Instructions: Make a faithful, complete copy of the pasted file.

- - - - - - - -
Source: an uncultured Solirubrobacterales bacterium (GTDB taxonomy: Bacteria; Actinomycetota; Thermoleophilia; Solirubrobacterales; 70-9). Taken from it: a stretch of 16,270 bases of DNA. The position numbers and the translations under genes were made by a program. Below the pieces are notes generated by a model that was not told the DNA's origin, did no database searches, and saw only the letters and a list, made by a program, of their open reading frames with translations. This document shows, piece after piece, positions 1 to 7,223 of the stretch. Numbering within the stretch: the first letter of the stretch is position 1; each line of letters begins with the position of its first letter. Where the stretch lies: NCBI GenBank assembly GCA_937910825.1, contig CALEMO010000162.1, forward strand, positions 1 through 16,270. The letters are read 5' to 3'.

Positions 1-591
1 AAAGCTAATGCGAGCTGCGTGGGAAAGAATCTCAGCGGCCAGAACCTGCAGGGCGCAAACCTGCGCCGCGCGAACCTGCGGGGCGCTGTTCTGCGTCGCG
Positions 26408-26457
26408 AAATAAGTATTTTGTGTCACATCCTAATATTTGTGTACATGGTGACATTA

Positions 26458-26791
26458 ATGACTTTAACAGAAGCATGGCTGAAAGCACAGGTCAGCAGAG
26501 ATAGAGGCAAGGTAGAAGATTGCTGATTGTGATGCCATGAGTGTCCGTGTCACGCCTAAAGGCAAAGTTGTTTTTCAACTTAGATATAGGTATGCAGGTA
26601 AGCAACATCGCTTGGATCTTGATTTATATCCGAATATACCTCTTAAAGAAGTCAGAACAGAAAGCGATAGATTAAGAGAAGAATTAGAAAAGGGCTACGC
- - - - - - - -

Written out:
Source: an uncultured Solirubrobacterales bacterium (GTDB taxonomy: Bacteria; Actinomycetota; Thermoleophilia; Solirubrobacterales; 70-9). Taken from it: a stretch of 16,270 bases of DNA. The position numbers and the translations under genes were made by a program. Below the pieces are notes generated by a model that was not told the DNA's origin, did no database searches, and saw only the letters and a list, made by a program, of their open reading frames with translations. This document shows, piece after piece, positions 1 to 7,223 of the stretch. Numbering within the stretch: the first letter of the stretch is position 1; each line of letters begins with the position of its first letter. Where the stretch lies: NCBI GenBank assembly GCA_937910825.1, contig CALEMO010000162.1, forward strand, positions 1 through 16,270. The letters are read 5' to 3'.

Positions 1-591
1 AAAGCTAATGCGAGCTGCGTGGGAAAGAATCTCAGCGGCCAGAACCTGCAGGGCGCAAACCTGCGCCGCGCGAACCTGCGGGGCGCTGTTCTGCGTCGCG
Positions 26408-26457
26408 AAATAAGTATTTTGTGTCACATCCTAATATTTGTGTACATGGTGACATTA

Positions 26458-26791
26458 ATGACTTTAACAGAAGCATGGCTGAAAGCACAGGTCAGCAGAG
26501 ATAGAGGCAAGGTAGAAGATTGCTGATTGTGATGCCATGAGTGTCCGTGTCACGCCTAAAGGCAAAGTTGTTTTTCAACTTAGATATAGGTATGCAGGTA
26601 AGCAACATCGCTTGGATCTTGATTTATATCCGAATATACCTCTTAAAGAAGTCAGAACAGAAAGCGATAGATTAAGAGAAGAATTAGAAAAGGGCTACGC